From time to time the Archbishop paid a visit to his parishes. On the occasion of Archbishop Herring’s Visitation in 1743, the rector was James Gibson, who looked after Kirklington Church too at £16 per annum - ‘an income which I hope Your Grace will not think overmuch for a Clergyman, Even in Celibacy, to Live with a Little Decency and some Sort of Independency.’ There were no Catholics and no Dissenters. In 1764, at Archbishop Drummond’s Visitation, the rector was John Finch.
In addition to ministering to his flock, the rector was also a landholder. In June 1786 a Glebe terrier records:
Parsonage with 10 rooms and ‘3 garrats’; wash house, brewhouse and necessary. Barn with 2 stables and a pigsty, pigeon loft over. About 40 acres of meadow and arable.
Easter dues - 2d per house and garden; 1d per ‘newbear cow’; 2d per mare and foal; 1d per stropper [dry cow].
Charges - 7d churching; 6d burial; 1/- marriage with banns; 5/- marriage with licence.
In May 1852 it was planned to rebuild the parsonage with a £680 mortgage from the Bounty of Queen Anne and £240 from the Whetham family of Kirklington Hall. A survey by William Adams Nicholson stated that the walls, roofs, floors and windows were ‘extremely dilapidated.’
The Vestry Minutes for December 1856 reveal plans for the east wall to be taken down, also some outbuildings attached to it; to be rebuilt ‘from chancel to the other corner of the churchyard.’ The expense was to be borne by the Rector and the parish; ‘the wall to begin about three feet high from the churchyard level and follow the slope of the ground.’ The Churchwarden’s Accounts for 1856 contain item for four guineas, ‘half the expense of the wall next the clergyman’s garden.’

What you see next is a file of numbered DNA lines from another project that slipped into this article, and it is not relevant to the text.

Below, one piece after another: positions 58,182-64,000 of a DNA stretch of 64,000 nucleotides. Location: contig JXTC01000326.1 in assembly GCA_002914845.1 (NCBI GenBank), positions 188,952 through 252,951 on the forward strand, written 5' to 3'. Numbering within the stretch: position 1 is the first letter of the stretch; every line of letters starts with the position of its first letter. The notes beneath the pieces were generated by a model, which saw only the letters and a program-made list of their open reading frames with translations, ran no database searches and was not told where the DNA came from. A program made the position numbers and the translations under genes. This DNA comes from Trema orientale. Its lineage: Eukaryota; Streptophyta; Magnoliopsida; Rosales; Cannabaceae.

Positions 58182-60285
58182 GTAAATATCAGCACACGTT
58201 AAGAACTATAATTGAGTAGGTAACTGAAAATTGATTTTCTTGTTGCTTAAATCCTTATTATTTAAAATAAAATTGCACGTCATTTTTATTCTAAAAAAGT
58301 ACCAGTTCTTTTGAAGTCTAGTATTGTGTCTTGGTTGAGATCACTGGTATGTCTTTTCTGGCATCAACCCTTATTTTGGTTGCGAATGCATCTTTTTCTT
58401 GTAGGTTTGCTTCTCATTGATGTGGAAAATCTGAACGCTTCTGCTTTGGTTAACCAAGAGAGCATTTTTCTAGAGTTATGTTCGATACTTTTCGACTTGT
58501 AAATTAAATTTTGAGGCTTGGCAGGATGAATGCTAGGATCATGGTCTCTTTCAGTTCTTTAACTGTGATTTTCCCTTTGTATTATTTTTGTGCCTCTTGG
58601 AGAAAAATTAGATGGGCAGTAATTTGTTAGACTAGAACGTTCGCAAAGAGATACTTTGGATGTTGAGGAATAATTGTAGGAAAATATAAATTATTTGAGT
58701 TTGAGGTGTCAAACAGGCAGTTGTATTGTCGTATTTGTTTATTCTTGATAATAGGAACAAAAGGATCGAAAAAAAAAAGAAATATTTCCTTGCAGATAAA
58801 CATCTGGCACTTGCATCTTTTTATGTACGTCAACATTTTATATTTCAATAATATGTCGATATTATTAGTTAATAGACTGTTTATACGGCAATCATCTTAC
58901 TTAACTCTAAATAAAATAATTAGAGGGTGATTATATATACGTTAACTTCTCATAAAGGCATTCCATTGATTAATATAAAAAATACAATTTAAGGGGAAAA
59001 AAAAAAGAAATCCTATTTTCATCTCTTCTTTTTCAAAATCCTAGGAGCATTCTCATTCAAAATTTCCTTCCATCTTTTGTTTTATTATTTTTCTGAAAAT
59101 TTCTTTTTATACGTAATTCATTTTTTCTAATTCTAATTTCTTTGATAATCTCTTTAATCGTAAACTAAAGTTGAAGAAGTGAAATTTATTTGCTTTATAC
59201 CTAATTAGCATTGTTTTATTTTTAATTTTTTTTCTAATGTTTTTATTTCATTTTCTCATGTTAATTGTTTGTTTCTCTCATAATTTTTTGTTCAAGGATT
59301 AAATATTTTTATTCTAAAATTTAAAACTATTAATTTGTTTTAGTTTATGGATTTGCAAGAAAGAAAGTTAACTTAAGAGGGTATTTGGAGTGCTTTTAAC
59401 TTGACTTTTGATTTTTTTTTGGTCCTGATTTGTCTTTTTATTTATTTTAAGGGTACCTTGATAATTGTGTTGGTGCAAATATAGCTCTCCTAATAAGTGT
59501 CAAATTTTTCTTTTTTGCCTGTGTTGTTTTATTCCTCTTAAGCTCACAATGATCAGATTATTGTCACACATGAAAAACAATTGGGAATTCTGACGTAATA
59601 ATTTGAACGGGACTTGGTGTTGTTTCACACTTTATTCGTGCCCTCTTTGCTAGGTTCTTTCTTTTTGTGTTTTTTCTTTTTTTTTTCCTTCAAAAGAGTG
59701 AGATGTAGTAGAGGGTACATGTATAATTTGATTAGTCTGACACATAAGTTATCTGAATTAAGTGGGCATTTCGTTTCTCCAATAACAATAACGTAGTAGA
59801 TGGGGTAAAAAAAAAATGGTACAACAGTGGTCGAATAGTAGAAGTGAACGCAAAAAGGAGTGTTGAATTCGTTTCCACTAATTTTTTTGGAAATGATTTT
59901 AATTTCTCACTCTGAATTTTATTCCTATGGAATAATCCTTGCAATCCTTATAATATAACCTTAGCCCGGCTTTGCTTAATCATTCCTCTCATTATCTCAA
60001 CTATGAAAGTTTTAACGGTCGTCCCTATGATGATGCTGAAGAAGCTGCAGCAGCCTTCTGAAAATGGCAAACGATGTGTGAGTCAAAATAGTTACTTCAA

The report of a visit from the Lincoln Diocesan Architectural Society in 1871 noted Norman stonework and an Early English window: ‘some remains of a Norman structure, such as the chancel arch, part of the tower, the doorway within the porch, a corresponding one in the north wall and a little light in the south wall of the nave.’ This article also mentions the large arched recess in the south-east corner of the chancel which served as a sedile; a little canopied niche is set into this recess. The sedile seems to have made use of an old memorial of indeterminate nature which bears an incised inscription in Latin; the words ‘iacet hic‘ are decipherable.
In 1868 plans were drawn up by James Fowler, a Louth architect, for a major restoration of the church. The faculty from the Bishop of Lincoln, dated 25 March 1876, shows the expected cost to be £1,000; Mrs Bodham-Whetham, lord of the manor, contributed £300. The chancel was re-roofed, the east gable of chancel rebuilt and the chancel arch repaired. A new south buttress was built. The nave roof was restored, the north door blocked up, and the south wall partly rebuilt with a new porch. The tower was re-roofed and restored, the gallery removed. A new floor was put in and new pews; also a new pulpit and lectern. The font was restored.
In July 1882, £150 was borrowed from the Bounty of Queen Anne for ‘altering and enlarging the farm buildings upon the Glebe.’
White’s Directory for 1894 refers to the interior decoration of the church in 1885. There is slight evidence today of fleur-de-lys design on the chancel wall and a 12-inch wide frieze around the nave wall.
Until about 2002, the church was connected to the living at Kirklington.
Today, Saint Nicholas’ church has a joint ministry with Holy Trinity, Southwell.